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Cancer cells are reprogrammed to utilize glycolysis at high rates, which provides metabolic precursors for cell growth. Consequently, glucose levels may decrease substantially in underperfused tumor areas. Gluconeogenesis results in the generation of glucose from smaller carbon substrates such as lactate and amino acids. The key gluconeogenic enzyme, phosphoenolpyruvate carboxykinase (PEPCK), has been shown to provide metabolites for cell growth. Still, the role of gluconeogenesis in cancer is unknown. Here we show that the mitochondrial isoform of PEPCK (PCK2) is expressed and active in three lung cancer cell lines and in non-small cell lung cancer samples. PCK2 expression and activity were enhanced under low-glucose conditions. PEPCK activity was elevated threefold in lung cancer samples over normal lungs. To track the conversion of metabolites along the gluconeogenesis pathway, lung cancer cell lines were incubated with (13)C₃-lactate and label enrichment in the phosphoenolpyruvate (PEP) pool was measured. Under low glucose, all three carbons from (13)C₃-lactate appeared in the PEP pool, further supporting a conversion of lactate to pyruvate, via pyruvate carboxylase to oxaloacetate, and via PCK2 to phosphoenolpyruvate. PCK2 small interfering RNA and the pharmacological PEPCK inhibitor 3-mercaptopicolinate significantly enhanced glucose depletion-induced apoptosis in A549 and H23 cells, but not in H1299 cells. The growth of H23 multicellular spheroids was significantly reduced by 3-mercaptopicolinate. The results of this study suggest that lung cancer cells may utilize at least some steps of gluconeogenesis to overcome the detrimental metabolic situation during glucose deprivation and that in human lung cancers this pathway is activated in vivo.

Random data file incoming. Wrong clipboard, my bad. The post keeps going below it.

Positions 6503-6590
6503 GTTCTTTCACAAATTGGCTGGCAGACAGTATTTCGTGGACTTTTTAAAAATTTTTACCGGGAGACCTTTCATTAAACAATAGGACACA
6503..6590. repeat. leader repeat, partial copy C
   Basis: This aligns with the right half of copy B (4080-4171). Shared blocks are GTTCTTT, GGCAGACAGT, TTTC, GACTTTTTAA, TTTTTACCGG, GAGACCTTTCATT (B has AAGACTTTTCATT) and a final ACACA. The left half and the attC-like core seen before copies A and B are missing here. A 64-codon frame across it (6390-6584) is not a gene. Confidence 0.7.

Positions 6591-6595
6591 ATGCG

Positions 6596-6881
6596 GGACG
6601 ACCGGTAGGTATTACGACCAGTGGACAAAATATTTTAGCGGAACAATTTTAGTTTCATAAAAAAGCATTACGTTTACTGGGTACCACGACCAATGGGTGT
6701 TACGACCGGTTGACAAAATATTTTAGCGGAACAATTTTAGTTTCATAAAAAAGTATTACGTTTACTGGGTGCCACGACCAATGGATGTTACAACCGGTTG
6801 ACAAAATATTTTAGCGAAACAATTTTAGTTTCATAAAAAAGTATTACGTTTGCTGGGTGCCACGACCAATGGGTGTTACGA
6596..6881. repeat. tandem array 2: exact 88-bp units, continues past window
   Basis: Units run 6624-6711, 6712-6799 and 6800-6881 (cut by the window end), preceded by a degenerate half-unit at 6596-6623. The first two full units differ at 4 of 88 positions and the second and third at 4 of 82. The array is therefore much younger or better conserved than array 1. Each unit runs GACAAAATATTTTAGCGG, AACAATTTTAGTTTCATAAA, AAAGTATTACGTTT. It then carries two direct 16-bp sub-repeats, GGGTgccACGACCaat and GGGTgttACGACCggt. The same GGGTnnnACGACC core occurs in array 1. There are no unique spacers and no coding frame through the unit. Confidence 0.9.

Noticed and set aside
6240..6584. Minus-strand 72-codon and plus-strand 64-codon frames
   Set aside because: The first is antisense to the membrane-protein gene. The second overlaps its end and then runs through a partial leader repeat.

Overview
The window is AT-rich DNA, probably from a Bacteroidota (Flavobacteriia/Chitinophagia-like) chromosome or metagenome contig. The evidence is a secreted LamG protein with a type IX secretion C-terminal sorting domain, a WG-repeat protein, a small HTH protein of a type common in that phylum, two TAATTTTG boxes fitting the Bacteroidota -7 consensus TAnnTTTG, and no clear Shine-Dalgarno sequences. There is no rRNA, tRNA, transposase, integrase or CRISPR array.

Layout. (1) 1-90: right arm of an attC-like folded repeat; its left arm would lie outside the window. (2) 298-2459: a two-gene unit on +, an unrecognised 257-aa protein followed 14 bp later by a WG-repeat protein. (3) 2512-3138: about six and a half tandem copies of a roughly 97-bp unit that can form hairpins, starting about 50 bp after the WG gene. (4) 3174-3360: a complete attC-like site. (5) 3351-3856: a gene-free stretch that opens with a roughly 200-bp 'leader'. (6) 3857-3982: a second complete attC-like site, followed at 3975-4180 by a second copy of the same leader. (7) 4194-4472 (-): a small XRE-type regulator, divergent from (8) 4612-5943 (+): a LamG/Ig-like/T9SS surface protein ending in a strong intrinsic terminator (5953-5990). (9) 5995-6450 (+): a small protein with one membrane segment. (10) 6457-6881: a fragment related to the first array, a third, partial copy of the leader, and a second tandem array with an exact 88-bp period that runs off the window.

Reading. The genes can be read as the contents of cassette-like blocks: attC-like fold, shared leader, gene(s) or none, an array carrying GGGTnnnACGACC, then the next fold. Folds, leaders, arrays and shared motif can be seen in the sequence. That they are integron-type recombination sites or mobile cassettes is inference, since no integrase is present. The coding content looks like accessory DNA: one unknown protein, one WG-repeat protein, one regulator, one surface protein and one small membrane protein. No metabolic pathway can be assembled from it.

Original publication




Journal article



Publication Date





1044 - 1050


Adaptation, Physiological, Carcinoma, Non-Small-Cell Lung, Dose-Response Relationship, Drug, Gluconeogenesis, Glucose, Humans, Lung Neoplasms, Phosphoenolpyruvate Carboxykinase (ATP), Protein-Serine-Threonine Kinases, Proto-Oncogene Proteins, Proto-Oncogene Proteins p21(ras), Tumor Cells, Cultured, Tumor Suppressor Protein p53, ras Proteins